Deciding whether you want to earn the Bronze Award is easy. Coming up with your project is another.
As a leader, I always wondered why the Junior Bronze Award projects seemed so small. A troop would do a collection of items, for example. I couldn’t understand how 20 hours could be spent on that kind of service project.
And then my girls began their Bronze Award project. And I learned (or re-learned) that building consensus is a key part of this leadership project.
Having a small troop of girls, we only wanted to manage one Bronze Award group project. So we set a rule early on that the girls had to decide together on what they would do.
Several meetings went by, and we struggled. Some girls might not have attended, and we didn’t feel it was fair to not have their input. Some girls didn’t want to do a certain type of project. (Helping animals – pro or con – were a hot topic of discussion.)
Time kept ticking away with no progress. And so we made an executive decision.
The first day of Thanksgiving break, we held a special meeting at my workplace where we would focus on what we were going to do for the Bronze Award. We reserved an unused conference room and set a morning aside for the big brainstorming session.
We began by having the girls set their own rules for this discussion – which included “raise your hand,” “no yelling” and “don’t climb on tables.” An unwritten rule was there were no bad ideas, just ideas that may not fit the requirements of this project.
Then we sat down, snacks in hand and started throwing out ideas.
The first round, our board was completely filled with ideas, some of which didn’t fit what Girl Scouts requires for the Bronze Award (pie splat being one of them). After each girl shared every idea in their brains, we categorized them into themes. For us, the themes centered around kids, food, animals and other, and we added extra areas to “table” how to raise money for our project, if needed, and how to celebrate finishing our award (with a lock-in and donuts).
After we grouped the ideas, we talked about what would and wouldn’t work as a project and why. If weekend family obligations or sports schedules were an issue, we would need to create a project with the most flexibility for girls’ schedules. If travel was an issue, our Bronze Award project would have to be something we could work on at our meeting place or school.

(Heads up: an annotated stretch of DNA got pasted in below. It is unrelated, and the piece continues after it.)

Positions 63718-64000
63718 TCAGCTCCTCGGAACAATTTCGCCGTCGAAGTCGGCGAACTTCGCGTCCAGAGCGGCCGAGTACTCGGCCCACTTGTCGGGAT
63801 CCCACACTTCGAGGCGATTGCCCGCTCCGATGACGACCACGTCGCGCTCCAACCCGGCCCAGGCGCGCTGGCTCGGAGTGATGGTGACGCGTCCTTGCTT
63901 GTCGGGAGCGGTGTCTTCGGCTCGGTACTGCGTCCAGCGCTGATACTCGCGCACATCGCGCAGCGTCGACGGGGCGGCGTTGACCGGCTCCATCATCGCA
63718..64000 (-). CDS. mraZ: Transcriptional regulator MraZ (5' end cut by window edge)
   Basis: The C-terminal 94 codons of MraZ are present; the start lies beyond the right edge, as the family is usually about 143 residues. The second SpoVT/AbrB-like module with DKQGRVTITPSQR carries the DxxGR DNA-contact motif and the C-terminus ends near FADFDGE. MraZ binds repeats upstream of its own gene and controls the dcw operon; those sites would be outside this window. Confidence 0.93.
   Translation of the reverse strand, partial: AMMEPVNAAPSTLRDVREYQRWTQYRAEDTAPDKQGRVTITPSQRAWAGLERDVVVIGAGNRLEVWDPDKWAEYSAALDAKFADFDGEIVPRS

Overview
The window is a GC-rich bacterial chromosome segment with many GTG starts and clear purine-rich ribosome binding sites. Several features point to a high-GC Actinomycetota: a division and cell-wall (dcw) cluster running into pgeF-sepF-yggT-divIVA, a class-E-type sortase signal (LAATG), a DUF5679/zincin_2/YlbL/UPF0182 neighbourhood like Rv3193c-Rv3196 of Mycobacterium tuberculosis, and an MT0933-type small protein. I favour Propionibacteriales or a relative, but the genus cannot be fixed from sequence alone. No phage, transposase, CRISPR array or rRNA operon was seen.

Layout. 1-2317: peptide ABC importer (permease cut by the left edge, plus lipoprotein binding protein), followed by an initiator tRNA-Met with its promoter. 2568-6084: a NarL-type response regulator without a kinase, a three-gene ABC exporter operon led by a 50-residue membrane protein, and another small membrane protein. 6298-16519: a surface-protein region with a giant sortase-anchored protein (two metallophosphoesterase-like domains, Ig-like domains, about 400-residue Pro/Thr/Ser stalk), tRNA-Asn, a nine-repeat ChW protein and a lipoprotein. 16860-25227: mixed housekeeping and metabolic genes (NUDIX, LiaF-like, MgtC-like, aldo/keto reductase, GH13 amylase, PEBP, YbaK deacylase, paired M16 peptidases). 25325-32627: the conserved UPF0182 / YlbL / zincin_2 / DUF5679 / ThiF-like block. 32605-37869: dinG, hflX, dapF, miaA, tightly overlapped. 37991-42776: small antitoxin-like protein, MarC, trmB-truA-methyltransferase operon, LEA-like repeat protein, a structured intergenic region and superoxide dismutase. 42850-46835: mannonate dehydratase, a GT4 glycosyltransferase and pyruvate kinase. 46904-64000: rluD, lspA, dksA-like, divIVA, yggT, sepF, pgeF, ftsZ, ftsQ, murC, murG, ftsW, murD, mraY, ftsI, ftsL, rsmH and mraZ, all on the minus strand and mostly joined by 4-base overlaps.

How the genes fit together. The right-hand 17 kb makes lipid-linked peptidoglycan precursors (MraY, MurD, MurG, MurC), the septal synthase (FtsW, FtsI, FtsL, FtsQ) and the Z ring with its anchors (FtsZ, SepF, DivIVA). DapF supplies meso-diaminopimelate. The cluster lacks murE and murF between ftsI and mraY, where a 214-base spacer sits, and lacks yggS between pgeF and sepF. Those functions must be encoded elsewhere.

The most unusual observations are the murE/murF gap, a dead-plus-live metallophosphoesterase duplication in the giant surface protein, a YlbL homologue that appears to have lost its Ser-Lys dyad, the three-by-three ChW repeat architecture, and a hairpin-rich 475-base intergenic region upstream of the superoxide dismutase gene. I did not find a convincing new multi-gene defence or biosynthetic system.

After we eliminated those choices, we got down to the tough question: narrowing down our ideas. This took several rounds of discussion, arguing, and, yes, hot chocolate.
We ended up with the final question: help animals or the homeless. While many of the girls wanted to do a project for a local animal shelter, we had one girl in our troop who simply was not interested in that, and we wanted to respect her wishes. So we opted to do a project for the homeless.
I had an idea file I’ve hung on to over the years, and in it included a newspaper article on a local group that helps homeless teens. For girls living in suburbia, it was an eye-opener. We read the news article as a group, found their website and watched a couple of videos about the group and the teens it helps. The girls brainstormed ideas of things they wanted to ask the group, and we tried calling (but being the day before Thanksgiving, had no luck in connecting with a live person).
Our next step after the holidays? Reviewing the ideas the group provided me to see what project calls to them the most.
[…] Starting a brainstorming discussion may be as simple as asking the questions: “Who (or what) do you want to help?” “What do you like to do?” Pairing the two might make a project come to being. […]
[…] 6. Bronze Award Brainstorming: Building Consensus […]
[…] took multiple meetings and a couple Bronze Award project days to even get our little group of six to agree on a project. It hearkened back to the days when we were just exhausted at the end of the meeting. I loved […]